Digital content makes a lot money—over US$130 billion in sales a year—but most of that actually isn't taxed. Yet! Realising they're leaving vast streams of green untapped, states are getting wise—nine this year have considered digital download taxes, and five of those passed them, for a total of 17 states that tax digital purchases. And don't worry, they're totally coming to a state near you, it's only a matter of time.
Massachusetts, Wyoming, and Washington are gearing up for their bills, just to name a few. It's actually kinda surprising it took this long for the taxes to start piling on. Most of the initial considerations about squashing a nascent market are nearly moot this point, in any case, with the digital market booming. I mean, when 30 percent of music revenues in the U.S. are digital, and the biggest music retailer in the world deals exclusively in digital content, you know the tax collector is going to be slinking close behind.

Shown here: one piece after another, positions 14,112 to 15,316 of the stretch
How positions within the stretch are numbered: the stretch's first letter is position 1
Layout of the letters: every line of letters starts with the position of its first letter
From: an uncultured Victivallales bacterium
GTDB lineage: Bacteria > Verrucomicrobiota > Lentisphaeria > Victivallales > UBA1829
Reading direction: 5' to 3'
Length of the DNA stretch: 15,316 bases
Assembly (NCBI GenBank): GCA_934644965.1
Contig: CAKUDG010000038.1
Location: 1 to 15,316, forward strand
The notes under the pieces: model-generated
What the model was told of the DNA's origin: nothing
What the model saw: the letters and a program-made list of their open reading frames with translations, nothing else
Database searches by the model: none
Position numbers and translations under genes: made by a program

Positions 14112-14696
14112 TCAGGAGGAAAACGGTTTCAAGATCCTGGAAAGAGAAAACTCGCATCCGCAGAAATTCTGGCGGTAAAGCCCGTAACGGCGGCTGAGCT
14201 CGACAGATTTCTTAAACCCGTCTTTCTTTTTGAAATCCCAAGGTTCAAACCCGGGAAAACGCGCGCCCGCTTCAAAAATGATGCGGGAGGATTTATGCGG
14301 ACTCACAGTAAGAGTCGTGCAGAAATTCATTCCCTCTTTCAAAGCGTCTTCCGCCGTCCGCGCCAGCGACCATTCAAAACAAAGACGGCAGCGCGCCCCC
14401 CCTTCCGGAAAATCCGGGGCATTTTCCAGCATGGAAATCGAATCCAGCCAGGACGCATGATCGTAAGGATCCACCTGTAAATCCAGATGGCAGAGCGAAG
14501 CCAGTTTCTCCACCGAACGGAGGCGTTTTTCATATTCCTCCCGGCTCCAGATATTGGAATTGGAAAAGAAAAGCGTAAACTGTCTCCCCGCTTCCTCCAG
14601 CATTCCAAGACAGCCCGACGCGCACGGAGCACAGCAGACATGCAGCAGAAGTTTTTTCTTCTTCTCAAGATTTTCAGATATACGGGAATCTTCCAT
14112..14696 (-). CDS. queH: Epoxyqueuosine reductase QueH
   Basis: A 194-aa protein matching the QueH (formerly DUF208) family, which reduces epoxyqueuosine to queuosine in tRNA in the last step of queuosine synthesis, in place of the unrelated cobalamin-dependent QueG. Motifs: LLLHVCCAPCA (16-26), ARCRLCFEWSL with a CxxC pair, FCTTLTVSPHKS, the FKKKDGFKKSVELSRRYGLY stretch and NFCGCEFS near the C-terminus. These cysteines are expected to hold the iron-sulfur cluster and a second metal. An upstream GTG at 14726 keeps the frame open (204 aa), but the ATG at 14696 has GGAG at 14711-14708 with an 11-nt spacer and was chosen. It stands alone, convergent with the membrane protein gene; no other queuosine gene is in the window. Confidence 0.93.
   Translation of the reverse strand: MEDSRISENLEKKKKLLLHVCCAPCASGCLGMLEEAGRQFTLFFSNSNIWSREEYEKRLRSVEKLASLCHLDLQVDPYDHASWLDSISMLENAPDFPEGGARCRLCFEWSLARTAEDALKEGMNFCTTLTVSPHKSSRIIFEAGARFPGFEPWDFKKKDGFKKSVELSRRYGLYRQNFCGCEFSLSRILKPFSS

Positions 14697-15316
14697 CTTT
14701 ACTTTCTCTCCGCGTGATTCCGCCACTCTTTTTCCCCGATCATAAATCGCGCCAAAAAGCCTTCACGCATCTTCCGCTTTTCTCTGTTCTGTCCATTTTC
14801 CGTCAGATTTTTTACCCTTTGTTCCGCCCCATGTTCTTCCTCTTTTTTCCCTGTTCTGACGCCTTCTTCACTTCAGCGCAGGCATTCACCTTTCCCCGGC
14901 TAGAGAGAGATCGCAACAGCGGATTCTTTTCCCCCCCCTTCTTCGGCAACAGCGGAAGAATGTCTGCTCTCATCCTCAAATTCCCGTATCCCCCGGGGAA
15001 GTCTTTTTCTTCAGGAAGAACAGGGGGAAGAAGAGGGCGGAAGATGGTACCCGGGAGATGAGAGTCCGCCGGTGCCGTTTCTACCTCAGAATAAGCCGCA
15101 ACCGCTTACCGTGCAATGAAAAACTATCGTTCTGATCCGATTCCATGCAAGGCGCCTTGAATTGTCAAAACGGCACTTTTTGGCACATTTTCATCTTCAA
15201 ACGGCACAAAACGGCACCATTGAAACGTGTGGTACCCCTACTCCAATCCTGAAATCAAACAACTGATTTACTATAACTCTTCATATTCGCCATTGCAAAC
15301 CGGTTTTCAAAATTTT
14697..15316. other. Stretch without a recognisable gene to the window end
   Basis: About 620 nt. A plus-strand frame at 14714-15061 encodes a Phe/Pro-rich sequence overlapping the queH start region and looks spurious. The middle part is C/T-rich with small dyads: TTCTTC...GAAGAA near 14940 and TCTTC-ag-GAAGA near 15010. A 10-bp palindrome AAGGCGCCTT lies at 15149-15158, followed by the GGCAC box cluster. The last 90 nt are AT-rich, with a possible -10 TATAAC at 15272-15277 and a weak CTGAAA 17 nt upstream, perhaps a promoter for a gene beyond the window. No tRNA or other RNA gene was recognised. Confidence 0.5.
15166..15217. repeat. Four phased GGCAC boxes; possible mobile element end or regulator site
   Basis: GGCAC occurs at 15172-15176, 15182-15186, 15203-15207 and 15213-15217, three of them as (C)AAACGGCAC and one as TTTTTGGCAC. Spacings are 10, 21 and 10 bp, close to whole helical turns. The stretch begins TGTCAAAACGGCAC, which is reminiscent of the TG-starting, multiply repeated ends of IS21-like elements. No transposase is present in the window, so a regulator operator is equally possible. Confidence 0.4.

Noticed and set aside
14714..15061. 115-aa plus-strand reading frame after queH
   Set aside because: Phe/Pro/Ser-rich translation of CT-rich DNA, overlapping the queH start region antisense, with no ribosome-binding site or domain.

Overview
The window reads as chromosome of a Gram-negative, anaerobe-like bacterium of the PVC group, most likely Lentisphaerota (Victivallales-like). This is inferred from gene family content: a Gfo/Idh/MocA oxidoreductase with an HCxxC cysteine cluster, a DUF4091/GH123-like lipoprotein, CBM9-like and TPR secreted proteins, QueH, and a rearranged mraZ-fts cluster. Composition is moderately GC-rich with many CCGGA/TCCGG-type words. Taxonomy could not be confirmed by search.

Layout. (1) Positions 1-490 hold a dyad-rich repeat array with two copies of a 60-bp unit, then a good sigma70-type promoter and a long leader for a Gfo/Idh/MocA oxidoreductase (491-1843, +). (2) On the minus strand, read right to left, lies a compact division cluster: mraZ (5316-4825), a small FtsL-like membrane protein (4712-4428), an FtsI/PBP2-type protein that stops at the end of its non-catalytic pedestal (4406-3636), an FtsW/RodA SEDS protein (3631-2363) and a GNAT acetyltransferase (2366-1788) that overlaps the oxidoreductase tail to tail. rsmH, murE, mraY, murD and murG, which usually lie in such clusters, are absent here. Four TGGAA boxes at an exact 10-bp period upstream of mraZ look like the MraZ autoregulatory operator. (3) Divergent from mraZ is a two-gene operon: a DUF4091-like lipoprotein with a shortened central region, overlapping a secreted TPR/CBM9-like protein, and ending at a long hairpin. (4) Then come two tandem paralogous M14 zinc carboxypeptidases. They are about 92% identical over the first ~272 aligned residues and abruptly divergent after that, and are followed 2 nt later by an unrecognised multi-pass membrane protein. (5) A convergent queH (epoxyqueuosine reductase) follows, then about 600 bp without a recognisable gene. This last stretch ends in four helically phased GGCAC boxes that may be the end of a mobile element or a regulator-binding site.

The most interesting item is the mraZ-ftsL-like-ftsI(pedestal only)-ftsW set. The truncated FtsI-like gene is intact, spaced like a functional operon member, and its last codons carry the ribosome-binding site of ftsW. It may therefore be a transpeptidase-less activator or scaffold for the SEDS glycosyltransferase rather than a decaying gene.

The one thing that might save us from being taxed is geography. States can only tax businesses that have a physical presence within their borders. Congress could change the law (and they probably will at some point), but in an election year, it's unlikely (one reason to be glad the circus is in town until November). It'll be interesting to see how this plays out—digital taxes seem like an inevitability, however. CNet points to NY as a bastion of tax-free sanity, but they're trying to squeeze Amazon right now, so it seems like a safe bet the money they could bring from taxing downloads will look pretty damn tangible. [Cnet]